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How to Create a High Resolution Composite Panoramic

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All photographers have their own style and vision. Over the years my own particular focus has been landscapes and trying to capture how it feels to actually "be there." I'm also a designer by trade, so I've always wanted larger photos and higher resolutions.

I shoot digital, so resolution is my constant nemesis. The larger the photo, the more you can do with it and the sharper it looks at reduced scale. With those goals in mind the leap to multi-shot composites was almost natural.

For the longest time I worked with nothing more than a simple point-and-shoot camera (Canon SD800is). I loved that camera, but when shooting black and white it was pretty bad at capturing darker tones and contrast. In order to reproduce what I saw with my own eyes I got into the habit of tweaking contrasts and lighting in Photoshop as needed. Today I have a much better camera, but I still add a final layer of polish to each shot to tease out the full potential of the shot. I'll get more into that below, for now let's get this tutorial started with how to go about getting a handful of seperate shots to blend seamlessly into one.

A word of warning: In order to focus on the core concepts of this tutorial I'm assuming a certain pre-knowledge about the workings of Photoshop on your part. If you're unfamiliar with layer transparency, free transforming, the Eraser tool, brushes, adjustment layers, layer masks or quickmasks it might be good to poke into those a bit first.

PART ONE: Compositing a Seamless Panoramic

I'm going to start with a confession: The main reason behind why I stitch my photos together by hand is pride. From what I hear, there's some slick plugins (or programs) out there now that'll aid this process immensely but, for myself... I like to be able to say that my photos are my own creations. I'm also a horrible perfectionist. So you've been warned -- there are potentially easier ways to do this.

The idea behind doing multiple-shot composites is two-fold. First, you get a much wider (or taller) view of whatever it is you're capturing. This is similar in effect to what you'd see if you shot with an extremely wide-angle lens. The difference is that each of the shots that you're stitching together is the full resolution your camera is capable of taking.

Step 1 - Take Your Photos

The first step is (naturally) to take the photos you'll be working with. I'm not going to go into the rudiments for photography here (I'm assuming you're on top of that yourself). I do however want to make two points that are particularly important to BW composites.

Set your camera to shoot black and white, not color

When taking black and white photography on a digital camera, be sure to set your camera to black and white mode. Taking a color photo and desaturating it later is not the way to go (unless you're shooting RAW with no compression). The reason behind this is that digital cameras deliver JPG images. JPG images are unavoidably compressed, it's the simple nature of the format.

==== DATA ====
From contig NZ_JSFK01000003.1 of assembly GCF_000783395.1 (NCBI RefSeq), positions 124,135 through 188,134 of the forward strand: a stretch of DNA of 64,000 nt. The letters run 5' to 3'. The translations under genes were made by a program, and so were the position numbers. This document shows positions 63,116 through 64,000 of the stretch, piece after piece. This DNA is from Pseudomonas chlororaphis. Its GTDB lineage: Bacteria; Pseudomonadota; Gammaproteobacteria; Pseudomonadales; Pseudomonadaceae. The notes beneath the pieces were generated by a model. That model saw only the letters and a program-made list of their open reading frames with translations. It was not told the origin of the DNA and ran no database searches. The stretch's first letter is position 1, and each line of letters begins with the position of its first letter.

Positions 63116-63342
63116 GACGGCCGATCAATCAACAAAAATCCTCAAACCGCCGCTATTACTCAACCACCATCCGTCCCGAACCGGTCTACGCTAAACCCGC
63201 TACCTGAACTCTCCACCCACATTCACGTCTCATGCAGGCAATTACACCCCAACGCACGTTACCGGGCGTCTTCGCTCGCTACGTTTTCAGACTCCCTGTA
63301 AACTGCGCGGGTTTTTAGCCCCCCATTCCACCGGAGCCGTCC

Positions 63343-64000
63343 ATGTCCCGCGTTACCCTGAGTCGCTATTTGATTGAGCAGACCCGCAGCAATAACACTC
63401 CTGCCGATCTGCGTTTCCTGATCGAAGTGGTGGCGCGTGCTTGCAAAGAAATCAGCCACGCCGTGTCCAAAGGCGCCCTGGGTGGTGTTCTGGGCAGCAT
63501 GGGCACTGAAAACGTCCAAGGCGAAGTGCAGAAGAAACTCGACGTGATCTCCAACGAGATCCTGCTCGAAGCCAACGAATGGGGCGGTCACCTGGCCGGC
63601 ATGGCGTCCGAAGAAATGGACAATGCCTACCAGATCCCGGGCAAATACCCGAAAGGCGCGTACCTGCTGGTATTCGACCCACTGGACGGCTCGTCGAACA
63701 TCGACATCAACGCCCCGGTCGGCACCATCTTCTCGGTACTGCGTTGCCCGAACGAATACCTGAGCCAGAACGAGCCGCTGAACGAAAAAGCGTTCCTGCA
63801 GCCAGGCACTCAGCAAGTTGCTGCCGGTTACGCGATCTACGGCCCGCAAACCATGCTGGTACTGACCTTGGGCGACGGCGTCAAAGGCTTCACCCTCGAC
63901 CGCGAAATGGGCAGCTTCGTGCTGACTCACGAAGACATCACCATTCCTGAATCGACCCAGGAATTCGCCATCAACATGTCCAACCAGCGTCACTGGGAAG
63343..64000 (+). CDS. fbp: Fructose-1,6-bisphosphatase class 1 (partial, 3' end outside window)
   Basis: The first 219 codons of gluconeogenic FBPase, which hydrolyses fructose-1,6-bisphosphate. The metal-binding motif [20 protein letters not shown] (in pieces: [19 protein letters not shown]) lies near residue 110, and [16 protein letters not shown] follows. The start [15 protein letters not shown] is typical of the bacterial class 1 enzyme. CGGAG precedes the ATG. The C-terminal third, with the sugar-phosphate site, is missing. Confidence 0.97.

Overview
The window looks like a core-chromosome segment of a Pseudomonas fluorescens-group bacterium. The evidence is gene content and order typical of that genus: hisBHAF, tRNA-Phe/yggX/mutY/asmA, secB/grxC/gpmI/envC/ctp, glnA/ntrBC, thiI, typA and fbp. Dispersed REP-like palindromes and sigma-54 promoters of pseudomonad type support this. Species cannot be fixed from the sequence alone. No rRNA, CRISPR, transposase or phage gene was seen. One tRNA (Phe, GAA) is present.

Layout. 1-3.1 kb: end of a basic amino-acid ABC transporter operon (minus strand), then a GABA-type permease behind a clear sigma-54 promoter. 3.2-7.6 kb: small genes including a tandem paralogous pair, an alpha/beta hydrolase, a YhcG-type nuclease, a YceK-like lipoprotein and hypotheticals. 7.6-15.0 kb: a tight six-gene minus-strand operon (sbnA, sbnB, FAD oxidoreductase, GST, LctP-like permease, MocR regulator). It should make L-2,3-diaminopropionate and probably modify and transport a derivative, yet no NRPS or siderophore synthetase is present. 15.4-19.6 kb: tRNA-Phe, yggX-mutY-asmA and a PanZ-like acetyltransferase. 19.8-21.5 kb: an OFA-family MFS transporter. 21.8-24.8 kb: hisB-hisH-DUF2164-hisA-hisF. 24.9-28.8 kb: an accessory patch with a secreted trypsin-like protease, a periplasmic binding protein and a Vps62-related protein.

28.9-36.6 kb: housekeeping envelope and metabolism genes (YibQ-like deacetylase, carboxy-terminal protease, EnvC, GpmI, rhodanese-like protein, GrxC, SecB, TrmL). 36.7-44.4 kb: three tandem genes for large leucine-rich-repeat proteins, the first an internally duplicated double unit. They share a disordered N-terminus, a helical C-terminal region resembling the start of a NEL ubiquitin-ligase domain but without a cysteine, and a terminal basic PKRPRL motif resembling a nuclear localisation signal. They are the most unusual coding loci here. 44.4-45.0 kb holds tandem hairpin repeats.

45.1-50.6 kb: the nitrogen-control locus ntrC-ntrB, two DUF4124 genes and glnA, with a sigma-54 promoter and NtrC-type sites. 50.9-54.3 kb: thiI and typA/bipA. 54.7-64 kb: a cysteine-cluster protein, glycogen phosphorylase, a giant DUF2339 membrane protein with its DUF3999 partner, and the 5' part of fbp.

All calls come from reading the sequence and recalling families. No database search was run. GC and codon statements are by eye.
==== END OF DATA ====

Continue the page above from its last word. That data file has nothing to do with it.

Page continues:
Usually this isn't an issue since JPG compression is pretty good, but the catch is that JPGs compress to optimize for what you have, not what you hope to do later. This means that while you may have a JPG of a red flower and it looks great, removing the color will reveal all manner of artifacts that your eye couldn't detect—and they only get worse if you want to tweak contrast later. Basically, if you think you'll want a shot to be in color later, shoot it twice—kilobytes are cheap!

Allow for overlap in your image sequence

Most of my composites are horizontal spreads, meaning I turn in a circle (looking slightly ridiculous) taking a series of images as I go. When taking your own set of images be sure to allow for 30-50% overlap between images. You'll need that space later, just trust me on this one. Below is the spread I'll be stitching together. Notice how much image content is duplicated amongst the separate photos... this makes life much easier down the road.

As a side note, I almost always shoot my photo series by hand, not tripod. This is mostly due to the fact that I almost always forget to bring my tripod with me, but I rarely miss it. Whether or not you use a tripod yourself is up to you, doing so will probably result in a straighter spread (minimizing content lost to cropping) but a little practice without it can have you shooting freestyle with excellent results.

Step 2 - Layout

Make a new document in Photoshop that's wide enough to accommodate all your separate images plus wiggle room. It's good to make it at least 1.5x the height of your images as well because you'll likely be distorting and rotating images as you stitch them. Pull all your separate photos into this document as layers and get them roughly laid out to confirm you've got enough room to work.

Earlier I mentioned that multi-shot panoramic are basically the same idea as taking a single shot with a wide-angle lens. This concept comes back now as we think about where to begin. whenever you've got more than one image you're going to get some unavoidable distortion as you move across the images trying to line things up. My advice is to always start from the center, leaving the central image undistorted and stitching/distorting first to the left, then the right. This way you won't end up with a horribly lopsided image once you're all done. Sure, you could try and adjust that afterwards in Photoshop, but since most of these images get pretty large (my current record is 24,000px wide) I'd suggest you have a book handy while you wait for your computer to think that process through. Oh, and your computer will hate you!

Step 3 - Stitching